Friday, October 7, 2011

Canning #1: Cucumber Pickles

Our summer/fall of canning started in late July, when Picadilly Farm e-mailed all its CSA members to ask if we wanted an extra ten pounds of cucumbers. (It was the first time I'd heard of a CSA offering its shareholders their fraction of an unexpected bumper crop, and I was very impressed.)

DID WE? Why would we not?

They noted, "These are not pickling cukes." So of course, I was determined to pickle them.

Our friends Ariel and Nathaniel made some killer pickles last summer, so we borrowed their Ball Blue Book Guide to Preserving and made about six pints of bread and butter pickles and six pints of dills. (It looks like Smitten Kitchen has about the same recipe for bread and butter pickles, which I think are amazing. The dills I chose didn't do as much for me.)

We don't have a proper canning pot, so I had the brilliant idea of using our giant rice cooker to process the jars. This would have been a still more brilliant idea if 1) the jars had fit in the rice cooker, and 2) I hadn't, in order to make the jars fit, turned them upside down, allowing the brine to leak out before the jars sealed. (The really exceptionally brilliant part is that after this failed on the first batch of pickles, I DID IT A SECOND TIME.)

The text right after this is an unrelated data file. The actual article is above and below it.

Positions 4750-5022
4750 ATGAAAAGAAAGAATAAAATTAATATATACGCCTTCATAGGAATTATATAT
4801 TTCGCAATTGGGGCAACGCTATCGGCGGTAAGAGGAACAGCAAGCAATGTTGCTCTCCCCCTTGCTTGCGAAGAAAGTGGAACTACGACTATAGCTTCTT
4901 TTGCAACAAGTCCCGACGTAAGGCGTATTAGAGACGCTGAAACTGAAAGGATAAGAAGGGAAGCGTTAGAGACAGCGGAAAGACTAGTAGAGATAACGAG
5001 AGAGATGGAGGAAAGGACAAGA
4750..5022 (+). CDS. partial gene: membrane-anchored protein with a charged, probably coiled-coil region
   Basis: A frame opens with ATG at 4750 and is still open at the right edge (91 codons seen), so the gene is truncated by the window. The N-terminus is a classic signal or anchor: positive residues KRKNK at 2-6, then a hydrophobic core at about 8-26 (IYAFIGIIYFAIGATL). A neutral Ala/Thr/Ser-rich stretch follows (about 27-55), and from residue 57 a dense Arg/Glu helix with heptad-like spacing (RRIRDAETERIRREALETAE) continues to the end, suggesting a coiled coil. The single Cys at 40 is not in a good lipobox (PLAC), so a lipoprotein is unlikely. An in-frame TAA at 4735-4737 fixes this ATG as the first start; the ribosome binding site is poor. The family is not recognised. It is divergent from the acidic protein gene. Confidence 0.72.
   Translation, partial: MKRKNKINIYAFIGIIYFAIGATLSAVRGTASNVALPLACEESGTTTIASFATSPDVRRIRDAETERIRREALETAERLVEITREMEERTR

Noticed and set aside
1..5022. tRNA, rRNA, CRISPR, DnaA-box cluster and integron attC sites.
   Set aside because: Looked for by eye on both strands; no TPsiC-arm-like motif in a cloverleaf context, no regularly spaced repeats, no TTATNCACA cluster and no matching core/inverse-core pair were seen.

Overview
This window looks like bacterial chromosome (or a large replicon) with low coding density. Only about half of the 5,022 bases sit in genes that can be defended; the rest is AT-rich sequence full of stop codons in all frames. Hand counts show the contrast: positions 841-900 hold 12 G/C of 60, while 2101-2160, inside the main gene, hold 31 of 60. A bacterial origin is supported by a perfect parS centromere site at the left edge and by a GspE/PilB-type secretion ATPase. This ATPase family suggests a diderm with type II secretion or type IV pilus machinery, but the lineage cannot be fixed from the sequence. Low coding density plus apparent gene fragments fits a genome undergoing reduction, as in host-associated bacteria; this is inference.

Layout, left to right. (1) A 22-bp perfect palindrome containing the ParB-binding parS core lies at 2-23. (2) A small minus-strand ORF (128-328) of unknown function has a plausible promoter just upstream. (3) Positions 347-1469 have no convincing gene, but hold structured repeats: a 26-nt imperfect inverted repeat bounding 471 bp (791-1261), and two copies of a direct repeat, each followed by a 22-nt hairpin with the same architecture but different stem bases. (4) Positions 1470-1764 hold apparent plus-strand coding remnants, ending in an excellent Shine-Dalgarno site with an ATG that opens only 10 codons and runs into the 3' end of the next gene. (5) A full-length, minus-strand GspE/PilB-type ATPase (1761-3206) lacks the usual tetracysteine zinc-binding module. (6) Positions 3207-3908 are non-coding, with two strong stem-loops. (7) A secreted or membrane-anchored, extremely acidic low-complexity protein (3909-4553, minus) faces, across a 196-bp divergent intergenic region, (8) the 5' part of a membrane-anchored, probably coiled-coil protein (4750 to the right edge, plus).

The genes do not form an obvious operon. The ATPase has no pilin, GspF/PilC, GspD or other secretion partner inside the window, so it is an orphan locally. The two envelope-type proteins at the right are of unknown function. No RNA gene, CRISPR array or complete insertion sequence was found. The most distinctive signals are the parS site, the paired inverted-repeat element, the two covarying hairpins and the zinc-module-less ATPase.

The bread and butter pickles didn't leak much and sealed all right, but the dills ... did not, so I added some ex post facto vinegar and put them directly into the fridge.

I should mention that these are the very simplest kind of pickles -- sliced cucumbers in vinegar and salt. (Well, actually the easiest kind is when you stick fresh cucumber slices in the leftover pickle juice in your Vlasic jar. I have done this. It makes a mild pickle.) 

Complicated pickle recipes, which we will not be attempting here, involve fermentation and weeks of aging in a crock (with daily check-ins) and instructions like "Skim any mold from the surface, but don’t worry if you can’t get it all." (Here's Somerville's own JJ Gonson, with more on pickling.)

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